SEPTEMBER 2022 | Volume 219
Photo by Nancy Caldwell.
United Players’ first production under the company’s new artistic director, Sarah Rodgers, is set in La Grange, North Carolina in 1970. Ray Kennedy’s The Thursday Night Bridge Circle explores three generations of women, Black and white, working through the new realities of desegregation in a small Southern town.
Under Rodgers’ confident direction, the cast of eleven women does excellent work in peopling that world without hitting the familiar clichés too hard. The result is both entertaining and educational for a Canadian audience removed from the specific realities of that time and place. Kennedy’s script ultimately embraces the humanity of its characters but is unsparing in revealing the corrosive effects of a racism grown so habitual it’s almost unconscious.
We’re in the home of Louise (Evangela Kepinski), host of this week’s ladies’ bridge circle. A flutter at trying to get everything ready, she amuses us with descriptions of some of the regulars. (“The porch lights are on but there’s no one at home …It takes her 90 minutes to watch 60 Minutes.”) Louise has little to do but chat since her Black maid, Margaret (Allyson Riley), does all the work. Margaret has been with the family for decades, raising Louise and Louise’s kids. Margaret still calls Louise “baby girl,” and the two women clearly love each other.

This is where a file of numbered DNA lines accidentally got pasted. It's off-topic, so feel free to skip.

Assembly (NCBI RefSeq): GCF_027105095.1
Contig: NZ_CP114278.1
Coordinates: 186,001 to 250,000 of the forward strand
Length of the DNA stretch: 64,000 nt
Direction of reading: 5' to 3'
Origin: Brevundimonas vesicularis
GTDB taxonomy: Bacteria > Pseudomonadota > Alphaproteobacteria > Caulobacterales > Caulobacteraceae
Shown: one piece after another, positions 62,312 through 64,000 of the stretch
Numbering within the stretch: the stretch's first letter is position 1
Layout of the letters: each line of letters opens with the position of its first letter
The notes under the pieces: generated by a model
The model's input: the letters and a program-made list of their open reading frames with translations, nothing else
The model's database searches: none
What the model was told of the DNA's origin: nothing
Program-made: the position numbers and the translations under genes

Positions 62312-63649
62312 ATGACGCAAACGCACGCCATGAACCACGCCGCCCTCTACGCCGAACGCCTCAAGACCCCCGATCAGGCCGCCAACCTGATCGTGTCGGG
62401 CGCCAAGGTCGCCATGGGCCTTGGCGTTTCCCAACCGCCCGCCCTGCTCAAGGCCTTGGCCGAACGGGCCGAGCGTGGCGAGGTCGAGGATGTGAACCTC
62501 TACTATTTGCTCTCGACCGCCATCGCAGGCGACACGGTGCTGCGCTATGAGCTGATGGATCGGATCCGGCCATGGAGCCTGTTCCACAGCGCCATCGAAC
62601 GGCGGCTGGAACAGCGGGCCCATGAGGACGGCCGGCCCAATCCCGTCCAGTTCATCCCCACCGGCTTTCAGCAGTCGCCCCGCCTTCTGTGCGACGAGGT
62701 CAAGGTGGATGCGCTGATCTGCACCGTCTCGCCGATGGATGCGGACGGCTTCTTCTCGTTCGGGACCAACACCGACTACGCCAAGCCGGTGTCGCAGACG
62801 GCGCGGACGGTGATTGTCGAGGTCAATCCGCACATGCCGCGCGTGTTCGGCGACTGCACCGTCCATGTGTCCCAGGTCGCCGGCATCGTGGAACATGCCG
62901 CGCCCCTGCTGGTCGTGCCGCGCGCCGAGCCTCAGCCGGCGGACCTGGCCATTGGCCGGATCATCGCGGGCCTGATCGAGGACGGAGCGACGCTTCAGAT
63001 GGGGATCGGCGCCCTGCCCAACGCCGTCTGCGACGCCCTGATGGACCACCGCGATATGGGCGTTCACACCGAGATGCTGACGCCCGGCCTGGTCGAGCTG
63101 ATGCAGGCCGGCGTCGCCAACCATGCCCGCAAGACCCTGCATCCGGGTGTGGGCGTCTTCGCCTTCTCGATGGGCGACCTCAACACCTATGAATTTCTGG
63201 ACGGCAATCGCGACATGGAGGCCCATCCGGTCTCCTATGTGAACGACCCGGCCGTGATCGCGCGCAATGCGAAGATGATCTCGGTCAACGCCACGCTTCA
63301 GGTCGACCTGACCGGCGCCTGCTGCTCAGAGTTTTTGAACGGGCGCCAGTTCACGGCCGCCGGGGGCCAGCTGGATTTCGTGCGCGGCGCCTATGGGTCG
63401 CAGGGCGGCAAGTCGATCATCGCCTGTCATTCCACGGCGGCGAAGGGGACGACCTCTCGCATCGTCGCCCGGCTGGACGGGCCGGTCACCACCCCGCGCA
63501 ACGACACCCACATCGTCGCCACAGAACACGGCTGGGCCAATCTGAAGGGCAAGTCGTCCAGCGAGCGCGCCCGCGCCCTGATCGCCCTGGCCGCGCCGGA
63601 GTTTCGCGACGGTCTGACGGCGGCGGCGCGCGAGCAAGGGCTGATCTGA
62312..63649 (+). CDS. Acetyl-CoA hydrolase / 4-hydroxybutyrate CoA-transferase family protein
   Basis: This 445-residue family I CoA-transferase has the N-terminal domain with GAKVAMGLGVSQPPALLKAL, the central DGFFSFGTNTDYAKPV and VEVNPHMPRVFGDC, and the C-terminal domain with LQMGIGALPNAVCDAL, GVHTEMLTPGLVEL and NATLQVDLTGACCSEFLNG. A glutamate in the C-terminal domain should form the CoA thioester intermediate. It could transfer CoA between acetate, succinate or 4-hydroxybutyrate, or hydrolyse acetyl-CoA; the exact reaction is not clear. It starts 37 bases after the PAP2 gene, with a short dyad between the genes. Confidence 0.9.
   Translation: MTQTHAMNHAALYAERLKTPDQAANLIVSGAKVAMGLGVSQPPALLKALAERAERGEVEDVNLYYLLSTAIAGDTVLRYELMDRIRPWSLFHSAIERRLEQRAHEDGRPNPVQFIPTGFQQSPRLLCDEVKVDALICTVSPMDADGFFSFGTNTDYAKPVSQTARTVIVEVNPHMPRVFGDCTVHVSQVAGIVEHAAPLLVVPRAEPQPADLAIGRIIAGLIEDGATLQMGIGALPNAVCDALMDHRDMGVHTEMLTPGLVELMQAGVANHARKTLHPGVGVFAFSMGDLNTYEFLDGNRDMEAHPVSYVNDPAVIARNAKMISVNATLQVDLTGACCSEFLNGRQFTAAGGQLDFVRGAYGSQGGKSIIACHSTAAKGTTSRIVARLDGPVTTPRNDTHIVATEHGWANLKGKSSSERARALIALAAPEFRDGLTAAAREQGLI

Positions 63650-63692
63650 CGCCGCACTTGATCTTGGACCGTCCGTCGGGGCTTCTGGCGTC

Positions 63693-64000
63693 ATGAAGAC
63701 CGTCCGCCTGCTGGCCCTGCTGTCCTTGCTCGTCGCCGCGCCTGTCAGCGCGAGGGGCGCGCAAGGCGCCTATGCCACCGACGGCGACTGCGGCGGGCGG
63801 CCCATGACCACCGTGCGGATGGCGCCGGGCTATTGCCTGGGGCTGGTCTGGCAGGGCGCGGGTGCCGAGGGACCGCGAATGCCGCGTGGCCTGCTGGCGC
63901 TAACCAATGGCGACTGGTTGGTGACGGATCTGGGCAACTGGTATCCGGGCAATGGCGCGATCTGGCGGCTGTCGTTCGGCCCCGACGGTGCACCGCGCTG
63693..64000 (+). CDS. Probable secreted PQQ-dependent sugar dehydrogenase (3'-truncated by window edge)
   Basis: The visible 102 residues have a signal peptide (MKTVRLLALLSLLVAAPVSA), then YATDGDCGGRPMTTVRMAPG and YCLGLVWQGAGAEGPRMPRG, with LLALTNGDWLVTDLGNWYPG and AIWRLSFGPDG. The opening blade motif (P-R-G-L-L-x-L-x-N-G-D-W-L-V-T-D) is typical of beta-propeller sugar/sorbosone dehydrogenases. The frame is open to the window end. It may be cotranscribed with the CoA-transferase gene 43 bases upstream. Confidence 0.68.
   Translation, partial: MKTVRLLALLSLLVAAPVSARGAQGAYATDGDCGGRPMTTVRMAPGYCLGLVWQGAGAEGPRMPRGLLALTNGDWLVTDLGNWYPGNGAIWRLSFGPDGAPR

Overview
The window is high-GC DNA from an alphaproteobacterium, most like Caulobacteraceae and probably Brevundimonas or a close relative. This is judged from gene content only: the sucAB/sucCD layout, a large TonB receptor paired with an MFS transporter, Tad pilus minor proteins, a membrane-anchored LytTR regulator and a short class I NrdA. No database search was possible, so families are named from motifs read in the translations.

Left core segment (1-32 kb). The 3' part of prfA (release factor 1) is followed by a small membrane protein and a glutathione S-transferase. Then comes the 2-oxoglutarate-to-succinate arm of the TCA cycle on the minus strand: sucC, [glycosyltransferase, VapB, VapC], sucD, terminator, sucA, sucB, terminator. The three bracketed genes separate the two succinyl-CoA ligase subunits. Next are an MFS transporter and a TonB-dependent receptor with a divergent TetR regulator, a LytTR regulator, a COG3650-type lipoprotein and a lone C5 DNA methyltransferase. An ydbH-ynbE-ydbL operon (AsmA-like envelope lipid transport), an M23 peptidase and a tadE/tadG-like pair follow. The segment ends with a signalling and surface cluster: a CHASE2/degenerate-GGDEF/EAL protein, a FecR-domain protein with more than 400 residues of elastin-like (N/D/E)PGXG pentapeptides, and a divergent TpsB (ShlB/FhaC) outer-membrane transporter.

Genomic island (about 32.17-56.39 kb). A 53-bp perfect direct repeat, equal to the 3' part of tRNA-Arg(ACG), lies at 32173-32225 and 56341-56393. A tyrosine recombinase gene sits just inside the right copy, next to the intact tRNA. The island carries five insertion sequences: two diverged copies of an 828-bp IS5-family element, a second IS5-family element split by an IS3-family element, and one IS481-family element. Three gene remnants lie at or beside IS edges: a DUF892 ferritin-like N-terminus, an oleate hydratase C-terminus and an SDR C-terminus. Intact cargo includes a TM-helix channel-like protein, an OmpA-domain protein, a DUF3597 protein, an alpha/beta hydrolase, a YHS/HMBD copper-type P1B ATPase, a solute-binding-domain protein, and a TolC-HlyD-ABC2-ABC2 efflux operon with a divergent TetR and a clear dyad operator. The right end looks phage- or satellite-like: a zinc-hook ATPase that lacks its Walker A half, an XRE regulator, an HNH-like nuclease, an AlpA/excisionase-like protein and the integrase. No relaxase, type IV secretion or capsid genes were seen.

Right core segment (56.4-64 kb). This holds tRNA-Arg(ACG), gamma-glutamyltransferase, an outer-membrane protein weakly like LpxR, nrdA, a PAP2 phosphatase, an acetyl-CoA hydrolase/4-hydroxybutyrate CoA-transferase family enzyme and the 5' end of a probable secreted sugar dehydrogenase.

We’re introduced to the others as each enters: Louise’s best pals, Cluster (Rebecca deBoer) and Bootsie (Kyla Ferrier); her conservative mother, Mrs. Coltrane (Sheryl Anne McMillan), and liberal mother-in-law, Mrs. Kennedy (Erin Matchette); her very liberal New York Italian Catholic sister-in-law Carmella (Caitlin Clugston), just recently moved to town; Louise’s daughter, home from college, Mary Carter (Ava Stark), and her good friend, Margaret’s daughter Neecie (Sarah Reech), a college student tending bar for the bridge circle; Bootsie’s mother, Miss Caroline (Rhona McCallum Lichtenwald); and old outspoken alcoholic Miss Virginia (very funny Kathryn Shaw).
Things get complicated when it’s revealed that Louise won’t send her boys to the newly desegregated public school, as she said she would, and Miss Virginia uses a shocking racial slur. As the other women scramble to assure Margaret and Neecie that she“means no harm,” Carmella and Mary Carter call out the toxic racism that doesn’t just lie below the civilized surface but is everywhere in a town which, Carmella has noticed, still has segregated facilities and “Whites Only” signs everywhere. All this climaxes in Margaret’s painful, eloquent speech revealing the racism she has endured for decades, even at the hands of her “loving” surrogate daughter, Louise.
In the second act the women digest those revelations as well as new ones from Mary Carter, Neecie and Mrs. Coltrane. By the end, everyone seems to be looking forward to a new era of openness and tolerance. But Kennedy leaves a lot of implicit “we’ll see” markers as they exit. And recent history has shown us how fragile American racial détentes have turned out to be.
United Players once again shows how professional a semi-professional theatre company can be. In addition to the strong acting and tight direction, the show looks and sounds great on Brian Ball’s handsome open living room set, with Sheila White’s subtly delicious costumes, Mark Carter’s unobtrusive lighting and Chris King’s decisive musical punctuation.An auspicious opening to what looks like a rich, potentially exciting fall theatre season.
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